Several logical volumes (LV’s) can be created using the physical extents” available in a volume group. Physical extents are allocated to logical volumes as logical extents (LE’s). Unless mirroring is involved, there is a one-to-one mapping between physical extents and logical extents. Mirroring allows several physical extents to correspond to a single logical extent. Logical volumes are the actual disk volumes usable by the OS. In order to expand an existing logical volume, there must be unused physical extents inside the parent volume group. This can generally be accomplished by adding more physical volumes to the volume group.

This can all be a bit confusing at first, the image at the top of this post may be helpful for visualizing the working components of LVM.

Create the LVM Physical Volume, Add it to the Volume Group, & Extend the Logical Volume

Before adding a new physical volume to a volume group, LVM must be made aware of it. I did this using pvcreate /dev/xvdb1, specifying the newly created partition. I checked available physical volumes before and after this operation using pvs.

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[root@prdsvc1 ~]# pvs
  PV         VG         Fmt  Attr PSize  PFree 
  /dev/xvda2 VolGroup00 lvm2 a-   19.88G     0

[root@prdsvc1 ~]# pvcreate /dev/xvdb1
  Physical volume "/dev/xvdb1" successfully created

[root@prdsvc1 ~]# pvs
  PV         VG         Fmt  Attr PSize  PFree 
  /dev/xvda2 VolGroup00 lvm2 a-   19.88G     0 
  /dev/xvdb1            lvm2 --   19.99G 19.99G

Next, I added the new physical volume to my volume group. This is called ‘extending’ the volume group. I accomplished this by executing vgextend VolGroup00 /dev/xvdb1, specifying the volume group and physical volume to use. I checked the size and free space available to the volume group before and after the operation with vgs.

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[root@prdsvc1 ~]# vgs
  VG         #PV #LV #SN Attr   VSize  VFree 
  VolGroup00   2   2   0 wz--n- 19.88G    0

[root@prdsvc1 ~]# vgextend VolGroup00 /dev/xvdb1
  Volume group "VolGroup00" successfully extended

[root@prdsvc1 ~]# vgs
  VG         #PV #LV #SN Attr   VSize  VFree 
  VolGroup00   2   2   0 wz--n- 39.84G 19.97G

When a volume group has free space, the extra space can be allocated to a new or existing logical volume. Since I wanted to increase the existing logical volume’s size, I used lvextend -l +100%FREE VolGroup00/LogVol00. This specified that I wanted to extend the named logical volume (VolGroup00/LogVol00), using 100% of the available free extents. I checked the size of the logical volume before and after using lvs.

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[root@prdsvc1 ~]# lvs
  LV       VG         Attr   LSize  Origin Snap%  Move Log Copy%  Convert
  LogVol00 VolGroup00 -wi-ao 17.84G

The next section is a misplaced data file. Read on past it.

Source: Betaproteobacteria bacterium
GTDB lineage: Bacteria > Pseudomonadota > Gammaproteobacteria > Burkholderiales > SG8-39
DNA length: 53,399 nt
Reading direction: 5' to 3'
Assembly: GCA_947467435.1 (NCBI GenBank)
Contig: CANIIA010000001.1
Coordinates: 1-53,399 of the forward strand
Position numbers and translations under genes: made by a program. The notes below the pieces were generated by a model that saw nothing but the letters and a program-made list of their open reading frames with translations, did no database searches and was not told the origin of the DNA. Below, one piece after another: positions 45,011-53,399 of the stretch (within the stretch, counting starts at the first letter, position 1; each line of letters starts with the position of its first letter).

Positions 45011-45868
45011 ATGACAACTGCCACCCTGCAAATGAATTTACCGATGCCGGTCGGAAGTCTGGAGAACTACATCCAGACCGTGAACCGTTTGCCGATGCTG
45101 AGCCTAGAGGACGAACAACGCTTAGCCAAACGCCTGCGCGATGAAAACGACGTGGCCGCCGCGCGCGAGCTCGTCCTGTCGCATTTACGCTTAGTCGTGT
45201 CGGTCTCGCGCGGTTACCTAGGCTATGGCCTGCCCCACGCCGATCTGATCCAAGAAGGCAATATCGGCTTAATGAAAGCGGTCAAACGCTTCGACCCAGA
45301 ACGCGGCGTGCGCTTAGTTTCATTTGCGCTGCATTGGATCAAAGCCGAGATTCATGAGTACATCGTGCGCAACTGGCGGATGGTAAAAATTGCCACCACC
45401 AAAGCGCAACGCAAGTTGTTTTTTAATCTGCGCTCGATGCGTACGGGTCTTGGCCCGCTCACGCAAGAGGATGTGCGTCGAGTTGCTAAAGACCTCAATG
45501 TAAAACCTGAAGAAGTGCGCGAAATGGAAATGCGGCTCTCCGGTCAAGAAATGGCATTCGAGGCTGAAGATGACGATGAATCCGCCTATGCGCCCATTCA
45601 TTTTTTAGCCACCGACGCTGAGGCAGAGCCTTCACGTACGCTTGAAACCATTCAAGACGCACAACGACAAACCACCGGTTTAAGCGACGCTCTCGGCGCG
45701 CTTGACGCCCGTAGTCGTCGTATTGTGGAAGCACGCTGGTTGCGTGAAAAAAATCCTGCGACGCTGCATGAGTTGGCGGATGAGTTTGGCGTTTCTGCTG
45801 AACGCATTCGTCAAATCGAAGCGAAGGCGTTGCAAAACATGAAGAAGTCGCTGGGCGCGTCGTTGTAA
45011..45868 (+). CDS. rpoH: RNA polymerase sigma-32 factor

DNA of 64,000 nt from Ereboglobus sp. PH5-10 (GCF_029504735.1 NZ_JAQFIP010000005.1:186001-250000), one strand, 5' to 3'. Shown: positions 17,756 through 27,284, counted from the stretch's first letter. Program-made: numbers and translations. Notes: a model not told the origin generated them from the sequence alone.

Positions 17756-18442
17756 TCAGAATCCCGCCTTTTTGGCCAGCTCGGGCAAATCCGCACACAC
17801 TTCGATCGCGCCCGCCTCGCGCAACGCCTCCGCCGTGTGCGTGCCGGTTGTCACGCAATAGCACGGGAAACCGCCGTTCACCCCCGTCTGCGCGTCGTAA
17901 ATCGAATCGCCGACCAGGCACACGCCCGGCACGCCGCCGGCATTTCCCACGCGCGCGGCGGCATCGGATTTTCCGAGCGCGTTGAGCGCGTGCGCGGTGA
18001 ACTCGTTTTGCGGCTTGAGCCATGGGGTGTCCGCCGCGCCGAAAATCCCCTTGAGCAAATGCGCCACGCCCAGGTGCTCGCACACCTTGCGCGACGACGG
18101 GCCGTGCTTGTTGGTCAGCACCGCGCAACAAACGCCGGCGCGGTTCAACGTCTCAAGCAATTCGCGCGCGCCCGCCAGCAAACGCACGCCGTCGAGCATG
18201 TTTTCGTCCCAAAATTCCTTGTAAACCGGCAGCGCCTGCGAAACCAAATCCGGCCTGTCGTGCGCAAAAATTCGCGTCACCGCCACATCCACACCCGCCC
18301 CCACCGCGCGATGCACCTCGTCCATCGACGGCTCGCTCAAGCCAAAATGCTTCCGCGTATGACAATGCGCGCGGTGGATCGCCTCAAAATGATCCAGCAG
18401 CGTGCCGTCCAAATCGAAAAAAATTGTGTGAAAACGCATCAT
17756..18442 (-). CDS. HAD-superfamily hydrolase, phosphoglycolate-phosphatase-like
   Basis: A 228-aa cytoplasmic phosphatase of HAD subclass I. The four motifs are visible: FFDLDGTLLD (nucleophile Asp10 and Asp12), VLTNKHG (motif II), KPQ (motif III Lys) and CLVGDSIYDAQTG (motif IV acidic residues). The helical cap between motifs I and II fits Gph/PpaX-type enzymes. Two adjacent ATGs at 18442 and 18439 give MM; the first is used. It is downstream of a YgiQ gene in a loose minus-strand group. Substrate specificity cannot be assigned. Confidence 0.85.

LogVol01 VolGroup00 -wi-ao  2.03G

[root@prdsvc1 ~]# lvextend -l +100%FREE VolGroup00/LogVol00
  Extending logical volume LogVol00 to 37.81 GB
  Logical volume LogVol00 successfully resized

[root@prdsvc1 ~]# lvs
  LV       VG         Attr   LSize  Origin Snap%  Move Log Copy%  Convert
  LogVol00 VolGroup00 -wi-ao 37.81G                                      
  LogVol01 VolGroup00 -wi-ao  2.03G

Increasing the size of the logical volume gave the OS access to the additional space. However, this did not make it usable. I needed to resize the filesystem on the volume to actually make the newly allocated space usable. I accomplish this with resize2fs /dev/mapper/VolGroup00-LogVol00, specifying the filesystem on my logical volume. This resized the filesystem online. Running df showed the change in available disk space on the filesystem.

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[root@prdsvc1 ~]# df -h
Filesystem            Size  Used Avail Use% Mounted on
/dev/mapper/VolGroup00-LogVol00
                       18G  9.7G  6.8G  59% /
/dev/xvda1             99M   23M   72M  25% /boot
tmpfs                 1.0G     0  1.0G   0% /dev/shm

[root@prdsvc1 ~]# resize2fs /dev/mapper/VolGroup00-LogVol00
resize2fs 1.39 (29-May-2006)
Filesystem at /dev/mapper/VolGroup00-LogVol00 is mounted on /; on-line resizing required
Performing an on-line resize of /dev/mapper/VolGroup00-LogVol00 to 9912320 (4k) blocks.
The filesystem on /dev/mapper/VolGroup00-LogVol00 is now 9912320 blocks long.

[root@prdsvc1 ~]# df -h
Filesystem            Size  Used Avail Use% Mounted on
/dev/mapper/VolGroup00-LogVol00
                       37G  9.7G   26G  28% /
/dev/xvda1             99M   23M   72M  25% /boot
tmpfs                 1.0G     0  1.0G   0% /dev/shm

And Voilà! More free space. This allowed my server to continue operating without interruption. No reboot was required, and more disk space became available—an elegant and effective solution.